The Temporal and Spiritual Kingdoms: Tyndale's Doctrine and its Practice

Richard Y. Duerden
Brigham Young University

Scholarship on Tyndale's political thought has pursued two commonplaces: Tyndale follows Luther in erecting a separation between the temporal and spiritual kingdoms,[1] and Tyndale's thought encouraged the royal supremacy, caesaro-papism, erastianism[2] These two views, however, seem to conflict. How could a distinction of temporal and spiritual government motivate the state to subsume the Church? How does a theoretical separation of Church and state entail their practical union? Tyndale's text open this and other gaps; establish separations and then cross them, in many ways. deconstruct oppositions upon which they are predicated, yet those moves do not disable the text but rather generate its authority and its historical impact.

What do we do when Tyndale's writings as transmitted, explained or glossed by his commentators pose such a paradox and halt us with such an aporia? We might try doing what Tyndale recommends in his Exposition of Matthew when a gap opens between situation and doctrine: 'I answer: Behold the text diligently.' Diligence — the word is a rich one. It comes from diligere, and so calls us to read with rigour and love, interpreting in charity (as Augustine urged); and etymologically it calls up a method of reading as dislegere (dis = away from; legere = to collect, gather, pick; wander through, follow, trace the footsteps; look at, read). The word diligence is etymologically cognate with deconstruction (de = from; construere = to heap together, to construct, to arrange; constructio = putting together, proper connection of words). But this construing will be a diligent reading, in the spirit of the later Derrida, who finds that gaps in textual logic open spaces where history enters a text and where texts enter and influence history: 'My own conviction is that we must maintain two contradictory affirmations at the same time. On the one hand, we affirm the existence of ruptures in history, and on the other we affirm that these ruptures produce gaps or faults in which the most hidden and forgotten archives can emerge and constantly recur and work through history.[3]

I believe this evocation of di(s)ligent reading follows in the footsteps of and traces the spirit of Tyndale's reading, which also seeks to open a text for a brightness which erupts and may blind. His Prologue to the Exposition of Matthew V, VI and VII opens with a series of analogies and metaphors for Christ's reading and commentary on the scripture, as exemplified in his Sermon on the Mount. Christ's exegetical method was to dig again the stopped-up wells, to open the locked gate, to restore the key, to pluck away the veil, to weed and clear the path. These he does by restoring a right understanding of the law, and the law is a key which opens (PS II, 3). The law makes an incongruity in our lives, a gap through which grace shines (PS II, 4). Thus Christ 'plucketh away from the face of Moses the veil which the scribes and Pharisees had spread thereon' so that we again can 'perceive the brightness of his countenance'. Good reading is to find an opening, a gap. Bad reading, false glosses, clog and fill and tangle and obfuscate and lock so that the power cannot shine through.[4]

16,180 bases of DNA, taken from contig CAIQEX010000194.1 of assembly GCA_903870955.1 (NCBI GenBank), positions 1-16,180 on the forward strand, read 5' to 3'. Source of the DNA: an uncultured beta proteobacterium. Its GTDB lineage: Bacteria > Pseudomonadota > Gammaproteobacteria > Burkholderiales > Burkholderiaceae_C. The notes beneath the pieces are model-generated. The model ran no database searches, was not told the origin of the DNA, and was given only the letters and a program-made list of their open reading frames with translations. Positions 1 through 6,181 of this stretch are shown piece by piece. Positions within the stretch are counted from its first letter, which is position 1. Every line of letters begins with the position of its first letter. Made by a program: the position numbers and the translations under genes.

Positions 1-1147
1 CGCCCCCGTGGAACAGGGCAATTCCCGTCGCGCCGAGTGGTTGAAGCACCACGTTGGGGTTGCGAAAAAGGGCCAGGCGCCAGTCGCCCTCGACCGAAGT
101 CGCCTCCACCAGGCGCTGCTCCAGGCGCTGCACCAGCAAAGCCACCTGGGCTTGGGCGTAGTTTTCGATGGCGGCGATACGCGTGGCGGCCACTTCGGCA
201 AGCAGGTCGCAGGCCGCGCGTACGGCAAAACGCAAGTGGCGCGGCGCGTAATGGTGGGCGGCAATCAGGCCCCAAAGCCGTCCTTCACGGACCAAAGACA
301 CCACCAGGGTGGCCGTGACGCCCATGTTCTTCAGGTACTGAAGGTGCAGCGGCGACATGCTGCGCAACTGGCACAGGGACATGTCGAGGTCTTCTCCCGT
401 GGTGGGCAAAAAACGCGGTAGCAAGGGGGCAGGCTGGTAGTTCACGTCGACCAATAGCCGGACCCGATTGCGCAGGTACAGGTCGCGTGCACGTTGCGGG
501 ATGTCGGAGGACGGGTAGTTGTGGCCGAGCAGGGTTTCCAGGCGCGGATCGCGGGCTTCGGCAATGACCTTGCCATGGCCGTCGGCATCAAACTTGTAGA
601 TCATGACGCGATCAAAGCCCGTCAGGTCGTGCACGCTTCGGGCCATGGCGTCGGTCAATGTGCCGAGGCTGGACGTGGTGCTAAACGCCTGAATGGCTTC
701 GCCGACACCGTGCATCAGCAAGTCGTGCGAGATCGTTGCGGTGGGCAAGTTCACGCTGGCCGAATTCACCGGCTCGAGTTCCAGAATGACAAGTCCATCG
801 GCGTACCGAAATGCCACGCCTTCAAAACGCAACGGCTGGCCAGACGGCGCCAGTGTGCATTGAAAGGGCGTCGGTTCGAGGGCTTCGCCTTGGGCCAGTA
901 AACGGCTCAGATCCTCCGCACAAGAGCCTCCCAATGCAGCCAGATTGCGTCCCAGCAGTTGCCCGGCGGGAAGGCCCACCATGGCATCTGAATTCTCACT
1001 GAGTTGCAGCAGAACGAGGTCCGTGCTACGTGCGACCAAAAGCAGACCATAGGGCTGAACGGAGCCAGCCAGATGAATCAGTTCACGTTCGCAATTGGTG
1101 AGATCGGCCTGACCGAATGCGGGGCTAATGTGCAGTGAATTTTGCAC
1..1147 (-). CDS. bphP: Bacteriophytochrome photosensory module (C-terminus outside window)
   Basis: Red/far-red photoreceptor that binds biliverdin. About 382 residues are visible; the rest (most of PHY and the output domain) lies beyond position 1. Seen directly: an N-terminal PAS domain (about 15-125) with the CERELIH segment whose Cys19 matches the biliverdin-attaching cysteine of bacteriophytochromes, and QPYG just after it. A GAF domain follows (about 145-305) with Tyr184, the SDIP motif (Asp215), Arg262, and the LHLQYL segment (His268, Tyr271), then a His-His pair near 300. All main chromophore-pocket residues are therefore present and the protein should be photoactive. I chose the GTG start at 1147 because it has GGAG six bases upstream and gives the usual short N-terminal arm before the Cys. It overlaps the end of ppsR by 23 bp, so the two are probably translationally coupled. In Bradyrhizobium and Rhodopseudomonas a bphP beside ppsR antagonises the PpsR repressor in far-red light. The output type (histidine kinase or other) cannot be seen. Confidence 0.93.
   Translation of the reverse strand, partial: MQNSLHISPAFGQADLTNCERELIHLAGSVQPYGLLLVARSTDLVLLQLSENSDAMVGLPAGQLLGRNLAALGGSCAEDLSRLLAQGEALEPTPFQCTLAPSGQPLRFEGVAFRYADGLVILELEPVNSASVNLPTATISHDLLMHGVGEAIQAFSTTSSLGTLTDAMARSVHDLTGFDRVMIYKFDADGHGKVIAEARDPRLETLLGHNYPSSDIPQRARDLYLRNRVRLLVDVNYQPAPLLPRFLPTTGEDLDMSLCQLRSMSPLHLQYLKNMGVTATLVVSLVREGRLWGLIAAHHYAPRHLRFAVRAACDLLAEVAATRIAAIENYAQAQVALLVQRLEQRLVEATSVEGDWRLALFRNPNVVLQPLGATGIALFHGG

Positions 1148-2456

So, to behold the text diligently, we can read for the gap, absence or incongruity through which we may glimpse the power behind Tyndale's writing. We may wander in the direction of the arrangement, look at the order of the examples and trace the footsteps, look for who is absent but implied, follow the one who is present by absence.

Tyndale's clearest delineation of the roles of temporal and spiritual government comes in his exposition of the Sermon on the Mount. Thompson says it is the 'largely unknown' yet 'important' explication of his ideas on the two regiments.[5]

In the Prologue Tyndale sets up a problem, that the clergy 'have so ruffled and tangled the temporal and spiritual regiment together, and made thereof such confusion, that no man can know the one from the other' (PS I, 6). When in the body of the exposition Tyndale turns to an elaboration of the doctrine of the two regiments, he does so in response to a particular question raised by the Sermon on the Mount's admonition that Christians not withstand wrong but turn the other cheek. The distinction of the two regiments arose as a solution to a problem: whether Christians may participate in secular rule, since secular rule employs force and violence, whereas Christians are admonished neither to inflict violence nor to resist evil.

Tyndale explains, 'Ye must understand that there be two states or degrees in this world: the kingdom of heaven, which is the regiment of the gospel; and the kingdom of this world, which is the temporal regiment. In the first state there is' no hierarchy, but equality of persons before Christ. 'Neither is there any other thing to do, or other law, save to love one another as Christ loved us.' On the other hand, 'In the temporal regiment' hierarchy is the rule (PS II, 60).

In the spiritual regiment, each person is an individual, free to deny him or herself so as to serve or to suffer, and free to love others. In the temporal regiment, each is 'a person in respect of other,' and is defined by a relation and an office, such as 'husband, father, mother, master, mistress, lord, ruler,... servant, subject, &c' (PS II, 60-61).

As to the question of resisting or using violence, says Tyndale, 'I say nay, in the first state, where thou art a person for thyself alone ... There thou must love ... yea, and suffer all things (as Christ did) to make peace ... But in the worldly state, where thou art no private man, but a person in respect of other, thou not only mayest, but also must, and art bound under pain of damnation to execute thine office,' and so to punish or even slay evildoers (PS II, 61).